We have certainly been blessed through our salvation in Yeshua.  What do we do with that blessing?

Simply put, we bring the good news of Yeshua to the world.  How we do it is as varied as how many of us there are in this room.  None of us is identical and our ministry to others will be just as diverse.  How you bring the good news is up to you, just use your blessing to be a blessing.

20211009 Parsha Noach – Walking with God


The second reading in the book of Genesis is named after Noah. In Hebrew, the name Noah is spelled Noach. The word Noach is related to the Hebrew word for “rest.” Genesis 5:29 says that his parents named him Noah (Noach, נח) because they hoped their son would give them rest (nacham, נחם) from their toil. The contents of section Noah tell the story of Noah’s flood, the tower of Babel and the beginning of the Abrahamic line.

Let’s look at the first verse in today’s Parsha.

Genesis 6:9  These are the genealogies of Noah. Noah was a righteous man. He was blameless among his generation. Noah continually walked with God.

Look at the last few words.  “Noah continually walked with God”.  How many times do we find similar wording in the Bible?  Before we get to those verses, let’s look at what the word walked means.


What is the word that is translated as “walk?”  It is the Hebrew word ‘halakh’ or halakha.  The root word means to walk or to go or to travel.  In all the examples cited above the Bible uses one form or another of the word halakh, heh, lamed, kaf.  The word halakha come to mean much more than just a description of motion using our feet.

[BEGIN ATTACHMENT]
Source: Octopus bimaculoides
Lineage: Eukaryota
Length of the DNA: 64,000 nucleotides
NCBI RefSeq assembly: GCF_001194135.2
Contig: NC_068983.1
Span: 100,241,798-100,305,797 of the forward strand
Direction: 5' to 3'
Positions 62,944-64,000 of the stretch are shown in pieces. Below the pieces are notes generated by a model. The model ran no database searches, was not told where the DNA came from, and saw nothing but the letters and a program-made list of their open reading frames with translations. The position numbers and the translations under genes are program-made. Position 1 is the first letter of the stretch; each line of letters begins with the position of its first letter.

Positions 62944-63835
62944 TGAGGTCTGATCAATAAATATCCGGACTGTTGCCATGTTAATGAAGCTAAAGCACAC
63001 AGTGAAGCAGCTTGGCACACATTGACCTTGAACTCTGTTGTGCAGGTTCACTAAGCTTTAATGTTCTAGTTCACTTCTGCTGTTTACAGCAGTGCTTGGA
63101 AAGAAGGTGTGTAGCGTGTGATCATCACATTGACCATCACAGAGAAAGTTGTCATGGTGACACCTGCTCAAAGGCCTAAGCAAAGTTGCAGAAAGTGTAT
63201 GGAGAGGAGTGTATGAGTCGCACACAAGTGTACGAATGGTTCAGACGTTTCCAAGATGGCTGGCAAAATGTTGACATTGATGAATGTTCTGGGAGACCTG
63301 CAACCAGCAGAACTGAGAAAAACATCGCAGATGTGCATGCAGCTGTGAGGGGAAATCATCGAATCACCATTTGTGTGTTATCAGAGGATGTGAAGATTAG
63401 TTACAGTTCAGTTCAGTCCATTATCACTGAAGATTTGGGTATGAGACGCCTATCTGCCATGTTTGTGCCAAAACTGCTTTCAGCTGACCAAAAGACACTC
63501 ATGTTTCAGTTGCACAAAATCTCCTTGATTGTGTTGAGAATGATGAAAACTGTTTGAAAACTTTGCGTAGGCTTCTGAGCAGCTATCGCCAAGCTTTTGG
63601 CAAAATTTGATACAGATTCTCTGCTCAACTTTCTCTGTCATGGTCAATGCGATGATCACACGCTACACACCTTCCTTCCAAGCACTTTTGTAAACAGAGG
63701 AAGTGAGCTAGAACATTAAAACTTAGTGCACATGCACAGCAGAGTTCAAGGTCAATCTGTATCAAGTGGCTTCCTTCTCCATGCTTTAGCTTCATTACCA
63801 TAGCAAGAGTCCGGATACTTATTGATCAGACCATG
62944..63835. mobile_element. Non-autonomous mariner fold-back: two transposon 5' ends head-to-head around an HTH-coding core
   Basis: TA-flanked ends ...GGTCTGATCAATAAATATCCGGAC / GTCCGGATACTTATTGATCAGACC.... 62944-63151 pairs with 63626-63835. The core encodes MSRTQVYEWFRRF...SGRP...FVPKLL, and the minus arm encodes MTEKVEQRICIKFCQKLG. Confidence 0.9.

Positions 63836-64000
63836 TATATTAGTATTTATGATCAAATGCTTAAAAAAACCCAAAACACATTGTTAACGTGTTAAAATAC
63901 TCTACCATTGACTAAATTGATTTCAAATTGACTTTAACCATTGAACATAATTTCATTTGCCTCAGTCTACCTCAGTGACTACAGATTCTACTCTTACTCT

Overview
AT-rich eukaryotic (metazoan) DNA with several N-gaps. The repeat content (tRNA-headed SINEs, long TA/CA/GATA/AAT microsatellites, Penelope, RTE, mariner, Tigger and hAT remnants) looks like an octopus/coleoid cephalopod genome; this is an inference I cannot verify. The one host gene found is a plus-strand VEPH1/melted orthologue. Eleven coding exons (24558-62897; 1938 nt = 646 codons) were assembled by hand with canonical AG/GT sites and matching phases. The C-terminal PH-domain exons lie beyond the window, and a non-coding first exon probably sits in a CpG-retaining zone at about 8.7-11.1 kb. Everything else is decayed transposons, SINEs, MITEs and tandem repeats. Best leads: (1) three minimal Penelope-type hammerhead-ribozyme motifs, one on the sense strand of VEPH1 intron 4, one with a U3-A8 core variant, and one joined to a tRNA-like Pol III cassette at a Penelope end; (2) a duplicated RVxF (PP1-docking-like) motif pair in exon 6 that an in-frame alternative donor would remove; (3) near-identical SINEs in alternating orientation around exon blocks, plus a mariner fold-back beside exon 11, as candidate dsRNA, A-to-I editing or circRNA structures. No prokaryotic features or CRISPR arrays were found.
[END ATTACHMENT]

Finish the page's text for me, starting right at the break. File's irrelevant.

Over the centuries volumes of commentary on the Torah have been written to explain every aspect of Jewish life, culture, thought and custom based on the Torah itself as oral traditions handed down from generation to generation.  In essence, halakha has come to mean an all encompassing word to describe how to live an authentic Jewish lifestyle.

The late Rabbi Jonathan Sacks said “The central underlying proposition of the halakhah is that it articulates, within the limits of human understanding, the will of God as set forth in the Torah.”

With that thought in mind, let’s looks at some Bible verses regarding walking with God.

Adam walked with God in the Garden.

Genesis 3:8  They heard the voice of Adonai, God, walking in the garden at the time of the evening breeze, so the man and his wife hid themselves from the presence of Adonai, God, among the trees in the garden.

Even though it doesn’t say that Adam walked with God in the garden of Eden, it does say that God walked in the garden in the evening.  So I’m going to make an assumption that Adam tagged along.  What was God’s will for Adam in the garden?  We know he was given work to do.  Adam was not created to sit on the bank of the river in his birthday suit all day long, contemplating his navel.

He was created to praise and worship God.  He was given the task to tend the garden and to name all the animals.  Adam had work to do.  So do we.  God did not create us for a life of leisure and luxury.  He gave us work to do.  Yeshua’s parting words before his ascension was a charge to go into the world and make disciples of all men.  Walking with God does not mean sitting on the couch playing video games or watching soap operas.

In last week’s Parsha we read about Enoch.  Enoch walked continually with God

Genesis 5:22-24  Now Enoch walked with God continually for 300 years after he fathered Methuselah, and he fathered sons and daughters.  (23)  So all of Enoch’s days were 365 years.